Gooding, Thomas Stephenson (1786-1852)
Thomas Stephenson Gooding (1786-1852) was a New Bern builder and house joiner, best known for his work on Christ Episcopal Church (1821-1824). He married Elizabeth Shute on June 8, 1808, and their children included Thomas, Jr., and James.
The cornerstone laying of Christ Church, reported in the Carolina Centinel on July 14, 1821, included a long procession of dignitaries. Prominent among them were Martin Stevenson and Thomas S. Gooding, both house carpenters and both identified as the “architects” for the project. The term “architect” was used flexibly in this period, often to designate the individuals in charge of the project. Master masons were Bennett Flanner and Wallace Moore. The large brick church with tall, pointed-arched windows and a multi-staged tower was the first Gothic Revival style building in New Bern and one of the first in the state. Its early use of the Gothic Revival has raised the possibility that architect William Nichols had a hand in its design, but this has not been documented.
Gooding continued at his trade for many more years, and in the U.S. census of 1850 he was listed as a 65-year-old house joiner living with his wife, Elizabeth, 67, and son James, 32. Gooding owned $8,000 worth of real estate and nine slaves. He died on October 28, 1852, aged 66, and was buried in the Cedar Grove Cemetery in New Bern. His gravestone epitaph quoted Alexander Pope’s words, “an honest man is the noblest work of God.”
- Carolina Centinel, July 14, 1821.
- Gertrude S. Carraway, Crown of Life: History of Christ Church, New Bern, N. C., 1715-1940 (1940).
- Lynda Vestal Herzog, “The Early Architecture of New Bern, 1750-1850,” Ph.D. dissertation, University of California (1977).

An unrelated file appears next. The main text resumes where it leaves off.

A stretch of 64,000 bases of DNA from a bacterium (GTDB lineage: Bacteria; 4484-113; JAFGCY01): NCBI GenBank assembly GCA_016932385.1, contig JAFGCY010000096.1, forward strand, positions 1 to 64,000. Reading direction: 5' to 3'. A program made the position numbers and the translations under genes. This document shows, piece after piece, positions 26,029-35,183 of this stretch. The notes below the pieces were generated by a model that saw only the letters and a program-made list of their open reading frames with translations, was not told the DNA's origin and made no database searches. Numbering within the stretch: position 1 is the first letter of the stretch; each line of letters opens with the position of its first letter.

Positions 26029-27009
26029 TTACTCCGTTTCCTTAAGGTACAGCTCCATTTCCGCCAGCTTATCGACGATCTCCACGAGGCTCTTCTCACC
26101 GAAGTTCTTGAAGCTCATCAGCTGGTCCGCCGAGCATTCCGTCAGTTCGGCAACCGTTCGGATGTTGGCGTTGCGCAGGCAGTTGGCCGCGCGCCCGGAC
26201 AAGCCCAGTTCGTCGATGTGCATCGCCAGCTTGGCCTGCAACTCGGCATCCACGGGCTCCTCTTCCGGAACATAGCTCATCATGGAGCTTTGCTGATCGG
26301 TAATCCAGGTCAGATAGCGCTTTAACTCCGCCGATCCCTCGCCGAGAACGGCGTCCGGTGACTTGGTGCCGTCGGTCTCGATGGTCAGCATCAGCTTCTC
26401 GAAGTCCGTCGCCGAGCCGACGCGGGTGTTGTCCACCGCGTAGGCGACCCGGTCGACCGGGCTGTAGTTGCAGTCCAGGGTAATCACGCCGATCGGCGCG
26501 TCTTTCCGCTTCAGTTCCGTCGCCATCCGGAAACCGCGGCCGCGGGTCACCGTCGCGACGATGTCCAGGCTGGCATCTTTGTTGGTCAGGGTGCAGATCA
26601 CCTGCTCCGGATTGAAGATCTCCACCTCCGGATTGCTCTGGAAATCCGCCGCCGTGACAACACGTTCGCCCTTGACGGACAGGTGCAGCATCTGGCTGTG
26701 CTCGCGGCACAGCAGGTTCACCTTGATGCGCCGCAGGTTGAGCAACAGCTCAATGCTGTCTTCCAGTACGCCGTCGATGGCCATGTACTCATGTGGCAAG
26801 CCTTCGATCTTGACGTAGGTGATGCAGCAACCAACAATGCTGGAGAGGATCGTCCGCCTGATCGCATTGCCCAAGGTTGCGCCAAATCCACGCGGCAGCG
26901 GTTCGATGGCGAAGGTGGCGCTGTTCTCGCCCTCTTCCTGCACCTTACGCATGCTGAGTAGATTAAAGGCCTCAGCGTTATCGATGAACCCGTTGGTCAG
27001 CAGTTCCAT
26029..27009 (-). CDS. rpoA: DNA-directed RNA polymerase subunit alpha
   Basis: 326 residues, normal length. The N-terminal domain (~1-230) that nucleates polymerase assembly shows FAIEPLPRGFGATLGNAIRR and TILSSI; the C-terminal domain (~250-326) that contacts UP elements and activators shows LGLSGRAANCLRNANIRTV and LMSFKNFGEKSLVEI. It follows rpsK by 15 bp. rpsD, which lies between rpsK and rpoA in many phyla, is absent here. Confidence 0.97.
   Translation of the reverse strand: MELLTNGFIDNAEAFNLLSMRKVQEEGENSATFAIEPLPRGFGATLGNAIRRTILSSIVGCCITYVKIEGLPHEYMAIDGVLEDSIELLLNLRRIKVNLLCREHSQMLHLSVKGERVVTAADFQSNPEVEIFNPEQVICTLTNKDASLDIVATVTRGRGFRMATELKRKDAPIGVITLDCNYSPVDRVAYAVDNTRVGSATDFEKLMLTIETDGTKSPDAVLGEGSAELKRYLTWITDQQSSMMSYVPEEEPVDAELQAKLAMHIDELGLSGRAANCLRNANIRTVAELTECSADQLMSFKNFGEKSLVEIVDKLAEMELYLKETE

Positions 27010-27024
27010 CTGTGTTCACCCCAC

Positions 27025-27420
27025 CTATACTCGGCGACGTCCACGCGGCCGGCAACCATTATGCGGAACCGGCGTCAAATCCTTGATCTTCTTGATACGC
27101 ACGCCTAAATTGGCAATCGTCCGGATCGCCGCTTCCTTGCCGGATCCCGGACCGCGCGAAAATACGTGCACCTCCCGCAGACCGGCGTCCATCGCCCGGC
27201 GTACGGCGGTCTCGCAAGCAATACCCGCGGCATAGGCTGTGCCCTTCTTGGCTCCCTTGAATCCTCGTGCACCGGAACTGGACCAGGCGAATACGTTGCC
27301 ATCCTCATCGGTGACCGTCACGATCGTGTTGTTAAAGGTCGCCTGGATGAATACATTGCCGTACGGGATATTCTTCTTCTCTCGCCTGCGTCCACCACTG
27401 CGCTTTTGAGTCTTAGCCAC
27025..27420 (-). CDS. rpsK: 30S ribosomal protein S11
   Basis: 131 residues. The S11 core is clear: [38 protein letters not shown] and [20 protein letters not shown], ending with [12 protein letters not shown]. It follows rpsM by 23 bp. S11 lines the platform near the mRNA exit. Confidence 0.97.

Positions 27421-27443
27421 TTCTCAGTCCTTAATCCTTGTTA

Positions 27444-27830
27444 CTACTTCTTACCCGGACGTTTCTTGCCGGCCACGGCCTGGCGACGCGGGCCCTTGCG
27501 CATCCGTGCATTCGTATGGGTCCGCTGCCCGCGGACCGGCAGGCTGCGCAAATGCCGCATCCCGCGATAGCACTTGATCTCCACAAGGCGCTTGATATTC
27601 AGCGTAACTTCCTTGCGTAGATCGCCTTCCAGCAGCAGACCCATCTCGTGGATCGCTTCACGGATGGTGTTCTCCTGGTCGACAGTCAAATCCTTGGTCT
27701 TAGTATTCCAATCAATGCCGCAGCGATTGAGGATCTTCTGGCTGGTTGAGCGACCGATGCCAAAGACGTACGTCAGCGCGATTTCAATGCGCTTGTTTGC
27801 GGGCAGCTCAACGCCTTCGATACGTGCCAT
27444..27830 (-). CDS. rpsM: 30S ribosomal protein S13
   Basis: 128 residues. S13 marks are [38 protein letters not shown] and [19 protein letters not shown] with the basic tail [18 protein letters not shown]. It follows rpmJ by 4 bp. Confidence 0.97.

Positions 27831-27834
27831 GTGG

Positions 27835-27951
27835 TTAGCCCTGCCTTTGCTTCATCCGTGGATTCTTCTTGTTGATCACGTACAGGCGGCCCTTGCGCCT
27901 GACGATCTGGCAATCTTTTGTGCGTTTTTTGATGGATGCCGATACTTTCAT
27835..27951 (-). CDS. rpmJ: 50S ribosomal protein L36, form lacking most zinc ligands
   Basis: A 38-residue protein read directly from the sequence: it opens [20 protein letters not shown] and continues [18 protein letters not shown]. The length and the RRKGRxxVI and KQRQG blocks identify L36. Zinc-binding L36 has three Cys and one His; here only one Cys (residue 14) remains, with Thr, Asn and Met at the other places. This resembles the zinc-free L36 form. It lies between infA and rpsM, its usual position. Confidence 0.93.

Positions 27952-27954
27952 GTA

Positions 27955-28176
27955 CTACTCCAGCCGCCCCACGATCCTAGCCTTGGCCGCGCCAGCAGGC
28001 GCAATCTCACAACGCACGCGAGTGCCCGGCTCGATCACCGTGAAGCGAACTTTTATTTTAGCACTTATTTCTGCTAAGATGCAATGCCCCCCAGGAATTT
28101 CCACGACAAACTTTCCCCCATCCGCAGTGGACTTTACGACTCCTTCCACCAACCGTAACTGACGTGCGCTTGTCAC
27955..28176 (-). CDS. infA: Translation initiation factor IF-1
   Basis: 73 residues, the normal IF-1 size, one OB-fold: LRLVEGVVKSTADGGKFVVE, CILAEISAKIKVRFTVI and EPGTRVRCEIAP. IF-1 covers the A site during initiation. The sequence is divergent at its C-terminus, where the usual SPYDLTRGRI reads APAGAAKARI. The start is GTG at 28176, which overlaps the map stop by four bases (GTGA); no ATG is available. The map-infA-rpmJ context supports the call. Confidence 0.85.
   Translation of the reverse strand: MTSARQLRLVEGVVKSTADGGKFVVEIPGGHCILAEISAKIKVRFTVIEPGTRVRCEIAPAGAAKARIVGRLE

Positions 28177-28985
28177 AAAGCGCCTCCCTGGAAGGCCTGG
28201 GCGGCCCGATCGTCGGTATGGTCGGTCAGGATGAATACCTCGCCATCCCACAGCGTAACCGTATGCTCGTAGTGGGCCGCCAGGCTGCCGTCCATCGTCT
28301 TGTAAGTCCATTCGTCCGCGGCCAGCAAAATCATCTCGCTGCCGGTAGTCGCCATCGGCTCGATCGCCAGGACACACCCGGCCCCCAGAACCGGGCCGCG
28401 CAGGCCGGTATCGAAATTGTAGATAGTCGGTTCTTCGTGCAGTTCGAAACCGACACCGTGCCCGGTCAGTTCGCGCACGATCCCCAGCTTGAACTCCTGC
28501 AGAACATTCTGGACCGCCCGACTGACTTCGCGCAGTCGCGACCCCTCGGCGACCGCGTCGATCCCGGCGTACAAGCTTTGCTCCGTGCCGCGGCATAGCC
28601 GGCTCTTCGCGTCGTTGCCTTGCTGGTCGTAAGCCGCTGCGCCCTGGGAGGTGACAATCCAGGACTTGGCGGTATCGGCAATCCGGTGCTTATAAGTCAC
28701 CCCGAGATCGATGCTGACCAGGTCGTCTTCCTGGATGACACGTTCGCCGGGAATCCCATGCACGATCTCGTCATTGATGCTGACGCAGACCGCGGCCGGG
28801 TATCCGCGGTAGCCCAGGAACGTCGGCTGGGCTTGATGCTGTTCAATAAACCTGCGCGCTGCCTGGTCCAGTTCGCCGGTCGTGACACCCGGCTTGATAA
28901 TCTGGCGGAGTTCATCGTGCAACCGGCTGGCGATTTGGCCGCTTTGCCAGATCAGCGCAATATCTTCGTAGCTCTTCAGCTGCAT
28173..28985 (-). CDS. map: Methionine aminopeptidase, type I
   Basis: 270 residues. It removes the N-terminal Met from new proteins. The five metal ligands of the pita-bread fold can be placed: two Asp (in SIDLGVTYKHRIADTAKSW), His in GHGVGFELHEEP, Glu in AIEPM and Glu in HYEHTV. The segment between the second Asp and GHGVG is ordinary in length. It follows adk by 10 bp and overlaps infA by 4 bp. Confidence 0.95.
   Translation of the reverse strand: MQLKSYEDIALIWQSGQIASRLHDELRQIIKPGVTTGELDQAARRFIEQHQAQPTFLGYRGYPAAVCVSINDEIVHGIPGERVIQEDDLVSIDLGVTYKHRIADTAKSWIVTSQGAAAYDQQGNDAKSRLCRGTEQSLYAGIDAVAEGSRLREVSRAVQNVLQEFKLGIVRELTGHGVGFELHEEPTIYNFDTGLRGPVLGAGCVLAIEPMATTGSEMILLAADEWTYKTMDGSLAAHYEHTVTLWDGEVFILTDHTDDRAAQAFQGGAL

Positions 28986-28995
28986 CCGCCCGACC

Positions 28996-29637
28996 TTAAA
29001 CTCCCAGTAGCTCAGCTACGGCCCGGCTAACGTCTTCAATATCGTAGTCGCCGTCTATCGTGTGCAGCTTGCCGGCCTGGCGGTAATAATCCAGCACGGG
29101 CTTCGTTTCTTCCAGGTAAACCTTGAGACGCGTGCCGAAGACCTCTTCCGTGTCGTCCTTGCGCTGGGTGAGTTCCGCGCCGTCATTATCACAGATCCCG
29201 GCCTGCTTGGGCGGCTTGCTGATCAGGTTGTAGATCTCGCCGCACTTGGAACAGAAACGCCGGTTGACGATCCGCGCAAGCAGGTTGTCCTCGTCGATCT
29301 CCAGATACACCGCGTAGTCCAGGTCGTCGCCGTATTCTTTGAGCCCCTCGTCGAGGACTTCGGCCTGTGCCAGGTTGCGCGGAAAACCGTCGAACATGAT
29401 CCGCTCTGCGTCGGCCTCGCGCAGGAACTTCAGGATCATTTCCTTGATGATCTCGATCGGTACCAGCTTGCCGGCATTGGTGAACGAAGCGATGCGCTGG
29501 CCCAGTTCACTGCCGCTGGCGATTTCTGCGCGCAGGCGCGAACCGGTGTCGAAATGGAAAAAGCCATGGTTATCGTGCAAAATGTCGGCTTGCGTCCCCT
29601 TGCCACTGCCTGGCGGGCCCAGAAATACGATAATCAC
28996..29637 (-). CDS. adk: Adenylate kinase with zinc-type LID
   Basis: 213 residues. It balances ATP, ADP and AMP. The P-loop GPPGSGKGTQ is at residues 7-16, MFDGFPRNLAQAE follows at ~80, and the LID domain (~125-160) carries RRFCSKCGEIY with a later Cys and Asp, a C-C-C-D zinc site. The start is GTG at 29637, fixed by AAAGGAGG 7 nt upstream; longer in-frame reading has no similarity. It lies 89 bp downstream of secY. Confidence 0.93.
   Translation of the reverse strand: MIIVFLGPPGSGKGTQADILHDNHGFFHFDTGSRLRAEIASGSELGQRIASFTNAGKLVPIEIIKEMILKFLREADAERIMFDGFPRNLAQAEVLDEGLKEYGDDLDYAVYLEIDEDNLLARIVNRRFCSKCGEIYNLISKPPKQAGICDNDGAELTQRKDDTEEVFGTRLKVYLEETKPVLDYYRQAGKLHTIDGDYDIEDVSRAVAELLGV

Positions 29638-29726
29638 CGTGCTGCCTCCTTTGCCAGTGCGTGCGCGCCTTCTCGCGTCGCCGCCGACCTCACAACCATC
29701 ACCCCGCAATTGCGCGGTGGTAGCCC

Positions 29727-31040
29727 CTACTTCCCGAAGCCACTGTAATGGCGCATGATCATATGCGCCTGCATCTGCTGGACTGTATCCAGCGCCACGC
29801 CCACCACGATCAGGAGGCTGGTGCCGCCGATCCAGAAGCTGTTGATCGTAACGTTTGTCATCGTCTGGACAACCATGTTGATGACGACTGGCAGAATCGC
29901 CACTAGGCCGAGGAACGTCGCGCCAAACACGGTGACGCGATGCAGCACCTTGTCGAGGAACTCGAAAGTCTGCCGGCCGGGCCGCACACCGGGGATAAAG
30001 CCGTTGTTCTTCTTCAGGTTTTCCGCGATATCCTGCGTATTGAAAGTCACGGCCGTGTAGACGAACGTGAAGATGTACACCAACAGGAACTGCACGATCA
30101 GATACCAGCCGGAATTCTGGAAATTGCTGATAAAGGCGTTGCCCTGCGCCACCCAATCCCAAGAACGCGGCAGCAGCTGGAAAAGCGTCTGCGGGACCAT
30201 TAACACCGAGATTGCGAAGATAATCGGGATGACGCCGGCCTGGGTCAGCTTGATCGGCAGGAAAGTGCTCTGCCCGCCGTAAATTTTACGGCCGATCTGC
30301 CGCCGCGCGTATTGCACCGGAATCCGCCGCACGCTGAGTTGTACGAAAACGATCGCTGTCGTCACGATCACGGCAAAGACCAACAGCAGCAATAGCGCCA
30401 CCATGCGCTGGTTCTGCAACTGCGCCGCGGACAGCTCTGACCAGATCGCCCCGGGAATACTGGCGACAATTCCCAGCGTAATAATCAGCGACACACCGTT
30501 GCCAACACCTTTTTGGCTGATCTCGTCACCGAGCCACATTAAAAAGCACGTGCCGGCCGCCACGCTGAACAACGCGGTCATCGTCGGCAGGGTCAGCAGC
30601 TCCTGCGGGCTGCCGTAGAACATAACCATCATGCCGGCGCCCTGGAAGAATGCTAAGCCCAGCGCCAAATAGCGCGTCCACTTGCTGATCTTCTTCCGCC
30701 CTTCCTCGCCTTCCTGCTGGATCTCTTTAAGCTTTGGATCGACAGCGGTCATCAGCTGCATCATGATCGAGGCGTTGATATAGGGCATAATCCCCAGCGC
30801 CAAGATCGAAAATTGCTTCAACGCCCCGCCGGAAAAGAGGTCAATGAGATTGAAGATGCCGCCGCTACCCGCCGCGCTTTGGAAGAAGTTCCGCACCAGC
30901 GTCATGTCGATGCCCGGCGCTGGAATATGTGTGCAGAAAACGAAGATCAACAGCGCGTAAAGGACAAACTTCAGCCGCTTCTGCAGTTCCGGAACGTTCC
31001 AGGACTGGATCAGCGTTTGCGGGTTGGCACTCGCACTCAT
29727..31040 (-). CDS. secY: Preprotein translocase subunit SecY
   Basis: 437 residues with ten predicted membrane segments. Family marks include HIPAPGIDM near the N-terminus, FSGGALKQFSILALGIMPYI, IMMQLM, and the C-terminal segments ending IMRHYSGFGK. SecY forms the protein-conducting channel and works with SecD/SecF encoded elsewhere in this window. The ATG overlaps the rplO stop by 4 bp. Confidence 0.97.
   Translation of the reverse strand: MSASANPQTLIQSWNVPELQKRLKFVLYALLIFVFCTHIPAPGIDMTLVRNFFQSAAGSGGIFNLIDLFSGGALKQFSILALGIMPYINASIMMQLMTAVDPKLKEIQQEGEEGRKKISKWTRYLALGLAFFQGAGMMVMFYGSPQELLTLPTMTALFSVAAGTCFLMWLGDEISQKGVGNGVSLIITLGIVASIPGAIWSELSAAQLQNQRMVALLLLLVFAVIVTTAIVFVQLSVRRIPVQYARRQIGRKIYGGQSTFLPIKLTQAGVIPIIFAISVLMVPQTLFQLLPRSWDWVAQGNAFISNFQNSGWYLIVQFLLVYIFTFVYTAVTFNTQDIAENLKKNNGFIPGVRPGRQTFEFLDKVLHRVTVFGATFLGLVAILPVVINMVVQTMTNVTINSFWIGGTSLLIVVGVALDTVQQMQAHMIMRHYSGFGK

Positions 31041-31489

- Peter B. Sandbeck, The Historic Architecture of New Bern and Craven County, North Carolina (1988).
1821-1824; 1871-1885 [rebuilt]Location:New Bern, Craven CountyStreet Address:
320 Pollock St., New Bern, NCStatus:
ReligiousImages Published In:
Catherine W. Bishir, North Carolina Architecture (1990).
Catherine W. Bishir and Michael T. Southern, A Guide to the Historic Architecture of Eastern North Carolina (1996).
Peter B. Sandbeck, The Historic Architecture of New Bern and Craven County, North Carolina (1988).Note:
Christ Episcopal Church in New Bern, built in 1821-1824, was one of the first Gothic Revival churches in North Carolina. Although the local newspaper cited Martin Stevenson and Thomas S. Gooding, local artisans, as “architects,” in 1820 the parish already had a plan for a church to be 70 by 55 feet, of brick, and with “high arched windows” before letting the contract. It was built of Flemish bond brickwork with pointed arched windows and a blending of Gothic Revival, Federal, and Greek Revival details. It is tempting to attribute some role in design to architect William Nichols, who had been in New Bern earlier, but there is no documentation of his role. Only the walls of this first period survive: after a fire in 1871 the church was rebuilt by George Bishop using the old walls. The image here shows the church after it was rebuilt following the fire. See Sandbeck, New Bern, and Bishir, North Carolina Architecture, for drawings of the 1820s church before the fire.